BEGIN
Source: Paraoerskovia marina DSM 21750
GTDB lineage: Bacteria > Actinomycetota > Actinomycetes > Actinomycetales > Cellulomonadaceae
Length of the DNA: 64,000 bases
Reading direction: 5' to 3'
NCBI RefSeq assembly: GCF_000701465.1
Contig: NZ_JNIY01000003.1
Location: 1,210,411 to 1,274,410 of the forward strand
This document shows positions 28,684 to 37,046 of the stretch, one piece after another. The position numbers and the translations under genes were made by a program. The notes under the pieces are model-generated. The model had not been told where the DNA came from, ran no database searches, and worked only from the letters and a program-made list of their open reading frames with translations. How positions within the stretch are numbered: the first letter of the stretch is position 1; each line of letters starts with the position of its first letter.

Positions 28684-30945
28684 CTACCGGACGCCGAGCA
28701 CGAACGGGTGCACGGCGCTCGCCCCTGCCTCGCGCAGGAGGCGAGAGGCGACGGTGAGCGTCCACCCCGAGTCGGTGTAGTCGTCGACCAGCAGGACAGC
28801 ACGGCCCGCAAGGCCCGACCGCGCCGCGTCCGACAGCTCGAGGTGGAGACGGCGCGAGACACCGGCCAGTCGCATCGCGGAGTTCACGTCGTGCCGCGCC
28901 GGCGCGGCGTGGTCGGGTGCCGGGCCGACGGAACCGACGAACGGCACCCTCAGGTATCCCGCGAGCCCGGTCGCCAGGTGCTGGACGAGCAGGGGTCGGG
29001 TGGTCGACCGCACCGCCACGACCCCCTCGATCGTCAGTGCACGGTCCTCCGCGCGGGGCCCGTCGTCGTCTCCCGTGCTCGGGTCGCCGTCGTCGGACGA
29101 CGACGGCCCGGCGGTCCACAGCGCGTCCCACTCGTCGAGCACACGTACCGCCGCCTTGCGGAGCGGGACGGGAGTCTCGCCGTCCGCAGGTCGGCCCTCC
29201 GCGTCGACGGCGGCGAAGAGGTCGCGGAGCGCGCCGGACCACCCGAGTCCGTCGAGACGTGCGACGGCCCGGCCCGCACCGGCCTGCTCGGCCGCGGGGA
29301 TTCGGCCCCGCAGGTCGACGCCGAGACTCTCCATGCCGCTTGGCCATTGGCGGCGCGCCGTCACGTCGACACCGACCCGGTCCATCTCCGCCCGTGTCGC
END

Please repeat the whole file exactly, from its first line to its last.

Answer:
Source: Paraoerskovia marina DSM 21750
GTDB lineage: Bacteria > Actinomycetota > Actinomycetes > Actinomycetales > Cellulomonadaceae
Length of the DNA: 64,000 bases
Reading direction: 5' to 3'
NCBI RefSeq assembly: GCF_000701465.1
Contig: NZ_JNIY01000003.1
Location: 1,210,411 to 1,274,410 of the forward strand
This document shows positions 28,684 to 37,046 of the stretch, one piece after another. The position numbers and the translations under genes were made by a program. The notes under the pieces are model-generated. The model had not been told where the DNA came from, ran no database searches, and worked only from the letters and a program-made list of their open reading frames with translations. How positions within the stretch are numbered: the first letter of the stretch is position 1; each line of letters starts with the position of its first letter.

Positions 28684-30945
28684 CTACCGGACGCCGAGCA
28701 CGAACGGGTGCACGGCGCTCGCCCCTGCCTCGCGCAGGAGGCGAGAGGCGACGGTGAGCGTCCACCCCGAGTCGGTGTAGTCGTCGACCAGCAGGACAGC
28801 ACGGCCCGCAAGGCCCGACCGCGCCGCGTCCGACAGCTCGAGGTGGAGACGGCGCGAGACACCGGCCAGTCGCATCGCGGAGTTCACGTCGTGCCGCGCC
28901 GGCGCGGCGTGGTCGGGTGCCGGGCCGACGGAACCGACGAACGGCACCCTCAGGTATCCCGCGAGCCCGGTCGCCAGGTGCTGGACGAGCAGGGGTCGGG
29001 TGGTCGACCGCACCGCCACGACCCCCTCGATCGTCAGTGCACGGTCCTCCGCGCGGGGCCCGTCGTCGTCTCCCGTGCTCGGGTCGCCGTCGTCGGACGA
29101 CGACGGCCCGGCGGTCCACAGCGCGTCCCACTCGTCGAGCACACGTACCGCCGCCTTGCGGAGCGGGACGGGAGTCTCGCCGTCCGCAGGTCGGCCCTCC
29201 GCGTCGACGGCGGCGAAGAGGTCGCGGAGCGCGCCGGACCACCCGAGTCCGTCGAGACGTGCGACGGCCCGGCCCGCACCGGCCTGCTCGGCCGCGGGGA
29301 TTCGGCCCCGCAGGTCGACGCCGAGACTCTCCATGCCGCTTGGCCATTGGCGGCGCGCCGTCACGTCGACACCGACCCGGTCCATCTCCGCCCGTGTCGC